Texas lawmakers are attempting to root out a China-backed business creeping into territory near a U.S. Air Force base.
Legislation that passed unanimously through the state senate in April would ban businesses backed by hostile countries such as Russia, China, Iran, and North Korea from acquiring critical infrastructure contracts or companies within the state. The bill's sponsors hope to make a stand against the incursion of Chinese business into the Texas power grid. State senator Donna Campbell (R., Texas), a lead sponsor of the act, said the inaction of the federal government left the challenge of confronting Chinese influence up to local lawmakers.
"The federal government is not stepping up to the plate to make sure that our country is secure," Campbell told the Washington Free Beacon. "This was happening right under our nose."
The GOP-led effort targets a 130,000-acre piece of land, which a China-backed firm hopes to turn into a wind farm. The project is managed by Chinese subsidiary company GH America Energy, a firm run by the China-based Guanghui Energy Company. The property for the wind farm has more acreage than the city of Tulsa and is within 70 miles of Laughlin Air Force Base, a military installation where Air Force pilots undergo training. Chinese business mogul Sun Guangxin founded Guanghui Energy. Sun's wealth earned him the nickname "King of Xinjiang," referring to the region in western China home to the genocide of Uyghur Muslims. The businessman also rose through the ranks of the Chinese Communist Party elite as a former Chinese military officer.
Campbell said the many ties between Sun and the Chinese Communist Party raise concerns about the safety of Texas's infrastructure.
"A Chinese billionaire who has high-ranking connections with the Chinese Communist Party purchased nearly 150,000 acres of land in a sparsely populated area of Texas," Campbell said. "We can’t allow hostile nations to get a foothold in our critical infrastructure."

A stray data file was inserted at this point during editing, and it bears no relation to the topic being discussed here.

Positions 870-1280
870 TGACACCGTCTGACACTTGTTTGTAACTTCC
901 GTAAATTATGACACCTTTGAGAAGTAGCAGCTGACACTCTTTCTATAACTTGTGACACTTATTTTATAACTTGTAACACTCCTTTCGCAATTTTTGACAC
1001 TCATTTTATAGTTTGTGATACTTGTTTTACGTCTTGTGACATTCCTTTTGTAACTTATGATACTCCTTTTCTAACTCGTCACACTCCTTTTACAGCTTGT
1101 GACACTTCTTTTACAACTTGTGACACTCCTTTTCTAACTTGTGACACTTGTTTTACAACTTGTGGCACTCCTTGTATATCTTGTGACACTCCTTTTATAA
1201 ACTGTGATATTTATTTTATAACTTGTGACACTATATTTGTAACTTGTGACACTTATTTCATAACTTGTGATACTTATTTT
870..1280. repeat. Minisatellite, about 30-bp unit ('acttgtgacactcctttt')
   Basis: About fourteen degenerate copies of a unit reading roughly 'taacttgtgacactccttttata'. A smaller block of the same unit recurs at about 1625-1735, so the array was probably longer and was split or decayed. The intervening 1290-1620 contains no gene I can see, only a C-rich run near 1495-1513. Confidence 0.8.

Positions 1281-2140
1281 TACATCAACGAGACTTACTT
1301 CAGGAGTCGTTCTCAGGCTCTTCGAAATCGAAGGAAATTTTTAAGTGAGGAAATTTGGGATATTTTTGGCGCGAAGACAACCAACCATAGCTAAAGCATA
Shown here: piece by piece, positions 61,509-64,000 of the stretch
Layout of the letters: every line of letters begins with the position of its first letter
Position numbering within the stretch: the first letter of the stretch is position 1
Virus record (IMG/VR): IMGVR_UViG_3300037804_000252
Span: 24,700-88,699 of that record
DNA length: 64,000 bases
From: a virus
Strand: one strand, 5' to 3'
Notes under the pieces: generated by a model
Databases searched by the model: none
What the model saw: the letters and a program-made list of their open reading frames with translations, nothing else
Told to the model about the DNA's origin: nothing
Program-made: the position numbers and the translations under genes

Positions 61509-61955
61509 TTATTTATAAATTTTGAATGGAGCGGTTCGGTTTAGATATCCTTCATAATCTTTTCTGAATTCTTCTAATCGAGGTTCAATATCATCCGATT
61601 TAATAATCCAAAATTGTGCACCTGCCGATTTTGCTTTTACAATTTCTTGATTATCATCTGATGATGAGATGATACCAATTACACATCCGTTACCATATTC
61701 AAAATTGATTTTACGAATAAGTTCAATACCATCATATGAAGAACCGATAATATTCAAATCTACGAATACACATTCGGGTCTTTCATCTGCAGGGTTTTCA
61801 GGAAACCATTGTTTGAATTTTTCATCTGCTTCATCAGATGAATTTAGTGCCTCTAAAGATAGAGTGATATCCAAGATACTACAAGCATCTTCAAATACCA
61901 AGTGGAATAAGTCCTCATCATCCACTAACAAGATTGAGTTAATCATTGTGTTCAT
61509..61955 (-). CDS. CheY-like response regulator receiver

Texas Public Policy Foundation expert Jason Isaac said the presence of a China-backed company in such close proximity to a major U.S. military base raises concerns about the potential for spying and attacks on the power grid serving the area.
"It’s extremely frightening that we have foreign companies that we want to connect to our grid," Isaac said. "It’s not only the espionage impact of having a Chinese-controlled company close to the base, but also the ability that they could have the base without power for an exceedingly long period of time."
Major foreign investments into U.S. projects are typically reviewed by the Committee on Foreign Investment in the United States (CFIUS) for any red flags related to national security vulnerabilities. In June 2020, CFIUS authorized GH America Energy’s Texas wind farm plans, even as former CIA officer and then-representative Will Hurd (R., Texas) said the firm’s approval was "scary" and cause for concern.
Hurd’s successor, Rep. Tony Gonzales (R., Texas), told the Free Beacon the wind farm is one part of a larger effort from the Chinese Communist Party to undermine the United States on its home front, and that it needs to be stopped immediately. The congressman introduced a bill in April that would ban land acquisition by adversaries within 100 miles of a military installation, or 50 miles from a military operations area.
"China’s literally in my backyard here in my district," Gonzales said. "What I don’t want to see happen is that we wake up and the amount of Air Force pilots we are creating is cut in half because of some wind farm that the Chinese government put up and we could have stopped this. Those are the kind of games the Communist Party plays."
Gonzales's comments echo the concerns of Campbell, who warned the involvement of Chinese businesses in critical infrastructure could be occurring in other states. Campbell noted that only three electrical power grids serve the mainland United States, with one dedicated to Texas.
"Whatever happens to Texas can affect the nation," Campbell said. "We can’t allow hostile nations to get a foot in our critical infrastructure. Other states have to assess enterprises going on within their own borders."
The state bill is set to undergo a hearing in the Texas House of Representatives this month.